3. Enforce unique and unchanging <title> and <link> elements. Ideally, these should never change for a given post.
  4. Make sure your XML is valid and well-formed, to the extent you can, given the quirks and idiosyncracies of RSS/Atom.
  5. Enforce a canonical version of your originating feed with a proper 301 redirect, even if it seems redundant or unnecessary, and even if Feedburner is the only party that's ever going to access the feed. If you visit http://codingthewheel.com/syndication.axd (our private, internal feed, used only by Feedburner) you'll be 301-redirected to http://www.codingthewheel.com/syndication.axd.
  6. Subscribe to your own Feedburner feeds on a Gmail account as well as a couple different offsite email accounts.
  7. Consider using another service for email subscriptions. Feedburner's email support is a quick-and-dirty but effective way of repurposing your RSS feeds as emails. But Feedburner isn't really in the business of top-shelf email fulfillment, and it gives you less control over email subscriptions than you can get from other services.
  8. All the cool kids 302-redirect their public feed to Feedburner. Advertise your sovereign feed (http://yoursite.com/yourfeed) to your human readers. When they click it to subscribe, issue a 302 redirect to http://feeds.feedburner.com/yoursite. [This isn't really related to the duplication issue, but as long as we're spouting off Feedburner tips and tricks...]

After applying these changes to our feed, not only did the email duplicates stop, the harmless-but-annoying duplication of posts in Google Reader stopped as well:

In other words, Coding the Wheel finally stepped up to join the ranks of the big boys, also known as "sites who don't screw up their RSS feeds and piss off their readers". (Granted, most sites use an established CMS. We built our stuff from scratch.) So whether or not RSS is dead, at least we can take comfort from the fact that our RSS isn't dirty.

Tags: Atom, email, Feedburner, RSS, spam, code

6 comment(s)

This one only came in once so far for me. Working correctly, I think. I was receiving multiples. A bit of a hassle, but not enough to forgo the useful content you provide...

whats up man. feedburner should have better safeguards in place. an article WITH THE SAME TITLE shouldnt be sent and resent...seems careless [on their part]. shouldn't need to specify a guid and 4 other kinds of uniqueness so they won't spam subscribers. if title and link don't change = same piece of content. at least when it comes to email. that's common sense. there should be a default behavior here which is to err on the side of not spamming.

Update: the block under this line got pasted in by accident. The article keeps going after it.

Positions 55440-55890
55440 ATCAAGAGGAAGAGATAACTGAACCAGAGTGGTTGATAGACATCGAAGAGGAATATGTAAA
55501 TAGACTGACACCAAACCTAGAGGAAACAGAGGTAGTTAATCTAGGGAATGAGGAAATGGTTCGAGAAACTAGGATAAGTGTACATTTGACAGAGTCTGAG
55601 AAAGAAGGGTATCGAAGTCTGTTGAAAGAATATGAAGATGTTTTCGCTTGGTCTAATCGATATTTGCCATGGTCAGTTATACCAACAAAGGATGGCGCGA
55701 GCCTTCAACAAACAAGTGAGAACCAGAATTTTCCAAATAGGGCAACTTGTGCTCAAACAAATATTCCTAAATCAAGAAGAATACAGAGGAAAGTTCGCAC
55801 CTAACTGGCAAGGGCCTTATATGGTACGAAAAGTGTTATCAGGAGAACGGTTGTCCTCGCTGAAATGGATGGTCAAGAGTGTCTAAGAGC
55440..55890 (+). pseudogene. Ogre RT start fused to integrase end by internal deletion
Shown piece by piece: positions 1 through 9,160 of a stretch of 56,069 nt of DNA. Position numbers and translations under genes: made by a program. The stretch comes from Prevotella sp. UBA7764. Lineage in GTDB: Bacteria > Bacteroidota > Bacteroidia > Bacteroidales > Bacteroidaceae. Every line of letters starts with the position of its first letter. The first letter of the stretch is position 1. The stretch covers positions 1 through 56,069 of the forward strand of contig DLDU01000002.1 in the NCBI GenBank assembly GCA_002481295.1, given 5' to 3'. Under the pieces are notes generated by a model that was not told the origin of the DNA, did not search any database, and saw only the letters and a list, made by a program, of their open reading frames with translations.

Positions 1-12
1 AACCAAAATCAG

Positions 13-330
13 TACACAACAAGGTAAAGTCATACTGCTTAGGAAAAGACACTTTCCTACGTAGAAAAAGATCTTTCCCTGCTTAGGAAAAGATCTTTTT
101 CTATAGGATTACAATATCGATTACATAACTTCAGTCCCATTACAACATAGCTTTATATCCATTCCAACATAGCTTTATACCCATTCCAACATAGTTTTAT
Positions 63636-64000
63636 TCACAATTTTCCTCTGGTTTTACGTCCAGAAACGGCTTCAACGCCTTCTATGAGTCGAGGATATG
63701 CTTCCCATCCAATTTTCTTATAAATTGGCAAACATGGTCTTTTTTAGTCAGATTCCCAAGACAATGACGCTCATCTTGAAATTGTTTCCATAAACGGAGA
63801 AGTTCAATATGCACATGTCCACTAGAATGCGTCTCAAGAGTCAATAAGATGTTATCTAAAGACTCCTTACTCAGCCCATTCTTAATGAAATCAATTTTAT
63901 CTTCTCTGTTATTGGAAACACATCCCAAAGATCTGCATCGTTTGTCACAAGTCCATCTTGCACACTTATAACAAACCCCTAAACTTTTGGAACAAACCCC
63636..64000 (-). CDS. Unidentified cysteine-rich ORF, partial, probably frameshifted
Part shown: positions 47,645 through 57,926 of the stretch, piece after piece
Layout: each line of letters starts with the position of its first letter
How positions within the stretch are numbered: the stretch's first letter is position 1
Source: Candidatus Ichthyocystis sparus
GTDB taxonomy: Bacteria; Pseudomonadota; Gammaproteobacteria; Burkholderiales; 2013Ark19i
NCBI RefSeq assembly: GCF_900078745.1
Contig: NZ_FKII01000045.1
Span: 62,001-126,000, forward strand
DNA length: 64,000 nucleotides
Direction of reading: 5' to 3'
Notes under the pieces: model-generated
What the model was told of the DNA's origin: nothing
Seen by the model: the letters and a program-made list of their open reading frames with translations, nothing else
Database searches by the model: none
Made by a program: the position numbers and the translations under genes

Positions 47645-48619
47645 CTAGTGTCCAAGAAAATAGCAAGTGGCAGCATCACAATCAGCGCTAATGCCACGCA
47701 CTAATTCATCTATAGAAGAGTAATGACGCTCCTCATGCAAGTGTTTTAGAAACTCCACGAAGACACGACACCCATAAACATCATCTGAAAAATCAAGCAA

another thing that bugs me about feedslurper - they pulled down the docs on 302 redirecting user feeds. something tells me the reason is they don't want users having independent feeds. they know if sites just hand out "feeds.feedburner.com/whatthefuckever" as their subscription link, sites will depend on the service forever. so they disappeared any mention of the technique. just like jimmy hoffa

Thanks for the information.

It is indeed my great delight to think about your website also to appreciate your current fantastic content right here.I favor that quite definitely.

I haven't been blogging long and still learning, so I am having a tiny (ok a lot ) of difficulty absorbing your tips. It's not you, it's me. Anyway, feedburner sent out 2 of the same post 20 minutes apart today. Trying to figure out why. Last year it randomly sent out a very old post out of nowhere. I deactivated and then reactivated my feedburner email and it didn't happen again. (I read that as a tip from somewhere). Would that work here?

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Coding the Wheel has appeared on the New York Time's Freakonomics blog, Jeff Atwood's Coding Horror, and the front page of Reddit, Slashdot, Digg.